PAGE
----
Alera was leaning over Da Vinci, peering up through the canopy at the Cutlass as it descended to dock on the ventral moorings. “What a sucker,” she said, sneering. She turned around, “Alright, the second that airlock opens I want LeCours, Smith and Sheridan ready in support just in case this guy's packing. Provost, you're neutralizing our welcoming party; wait as long as you need to make a threat assessment and we'll follow your lead.” She turned to Jon and Jim, the two ex marine pilots from the Scipio. “As for you two, you're both on point as soon as that hatch is cleared, once you clear the hold we'll send up the support crew and you'll move forward to the cockpit, understood?”
Jim simply sat there, his silence acknowledgement enough.
Jon nodded and muttered, “Ma'am.”
“That's the last time you'll ever say that to me without physical reprisal.”
“Uh ...” Jon looked at Jim who shrugged. “Alright then?”
The comms squelched. “Unknown callsign, this is the Pasadena, do you read over?”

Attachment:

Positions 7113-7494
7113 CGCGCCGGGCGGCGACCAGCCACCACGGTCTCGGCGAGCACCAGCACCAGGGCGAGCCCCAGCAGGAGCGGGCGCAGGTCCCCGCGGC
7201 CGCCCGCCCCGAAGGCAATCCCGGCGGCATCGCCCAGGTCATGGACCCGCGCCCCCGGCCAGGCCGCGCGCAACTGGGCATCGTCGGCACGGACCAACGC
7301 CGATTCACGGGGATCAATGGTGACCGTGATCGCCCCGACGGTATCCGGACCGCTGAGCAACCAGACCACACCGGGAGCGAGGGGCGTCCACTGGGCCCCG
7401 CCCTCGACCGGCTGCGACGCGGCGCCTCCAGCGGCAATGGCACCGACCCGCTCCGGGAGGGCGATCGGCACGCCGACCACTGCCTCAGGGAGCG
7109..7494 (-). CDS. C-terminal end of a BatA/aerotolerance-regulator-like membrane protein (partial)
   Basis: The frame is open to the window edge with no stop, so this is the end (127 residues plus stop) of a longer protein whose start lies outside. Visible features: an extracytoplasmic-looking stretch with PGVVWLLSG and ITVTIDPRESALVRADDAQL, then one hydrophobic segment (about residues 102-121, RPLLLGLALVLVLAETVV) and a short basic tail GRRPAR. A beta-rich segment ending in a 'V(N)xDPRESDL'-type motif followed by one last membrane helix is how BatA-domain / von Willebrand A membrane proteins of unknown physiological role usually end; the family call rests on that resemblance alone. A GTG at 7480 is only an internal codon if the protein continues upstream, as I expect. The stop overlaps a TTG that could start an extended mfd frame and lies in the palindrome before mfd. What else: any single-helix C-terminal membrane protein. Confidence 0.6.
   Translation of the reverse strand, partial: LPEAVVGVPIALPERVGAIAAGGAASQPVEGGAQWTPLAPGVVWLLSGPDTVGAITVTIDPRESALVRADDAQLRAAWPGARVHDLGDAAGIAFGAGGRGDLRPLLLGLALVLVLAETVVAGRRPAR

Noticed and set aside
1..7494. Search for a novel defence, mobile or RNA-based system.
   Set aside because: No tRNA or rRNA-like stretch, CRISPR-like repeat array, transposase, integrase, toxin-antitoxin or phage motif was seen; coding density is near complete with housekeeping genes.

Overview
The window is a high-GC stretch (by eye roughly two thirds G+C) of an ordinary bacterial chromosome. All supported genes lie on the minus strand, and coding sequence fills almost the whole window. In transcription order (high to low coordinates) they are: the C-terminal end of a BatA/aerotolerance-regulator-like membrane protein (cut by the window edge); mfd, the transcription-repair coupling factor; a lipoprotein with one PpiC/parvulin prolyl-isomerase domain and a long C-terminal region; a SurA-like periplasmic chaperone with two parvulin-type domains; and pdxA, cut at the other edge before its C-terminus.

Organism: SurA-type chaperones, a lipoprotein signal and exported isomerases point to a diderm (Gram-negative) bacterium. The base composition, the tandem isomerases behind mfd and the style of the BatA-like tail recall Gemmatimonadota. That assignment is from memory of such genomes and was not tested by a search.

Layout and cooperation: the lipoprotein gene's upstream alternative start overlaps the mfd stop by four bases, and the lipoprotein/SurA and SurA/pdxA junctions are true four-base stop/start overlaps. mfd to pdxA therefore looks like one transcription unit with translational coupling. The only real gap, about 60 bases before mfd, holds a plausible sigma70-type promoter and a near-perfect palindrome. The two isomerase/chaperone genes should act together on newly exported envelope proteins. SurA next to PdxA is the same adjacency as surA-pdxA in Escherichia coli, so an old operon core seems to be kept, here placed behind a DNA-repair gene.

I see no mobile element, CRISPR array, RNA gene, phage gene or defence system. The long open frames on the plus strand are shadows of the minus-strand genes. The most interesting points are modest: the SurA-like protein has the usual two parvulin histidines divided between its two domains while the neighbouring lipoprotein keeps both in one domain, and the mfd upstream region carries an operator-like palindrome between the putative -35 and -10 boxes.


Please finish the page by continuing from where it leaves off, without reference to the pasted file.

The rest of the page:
“Do you read? Really?” Kusanagi walked over to Da Vinci, who was holding the comm for her. She cleared her throat and, in her best “damsel in distress”, began to speak in a shrill cry. “Hello? Are you there? Oh thank God! I need help, there's something wrong with the ship but I don't know how to -”
“Ma'am, don't worry, just calm down.”
Kusanagi rolled her eyes, “Again with the Ma'am's,” she sighed, keying the mic and getting back into character. “Please hurry! I don't know how much longer I can survive in here, it's been hours!”
“We're docking now Ma'am, we'll be there shortly.”
The hull shuddered, and the telltale clang of mooring clamps echoed through the shuttle.
Da Vinci turned from the controls. “We've got a good seal, get ready.”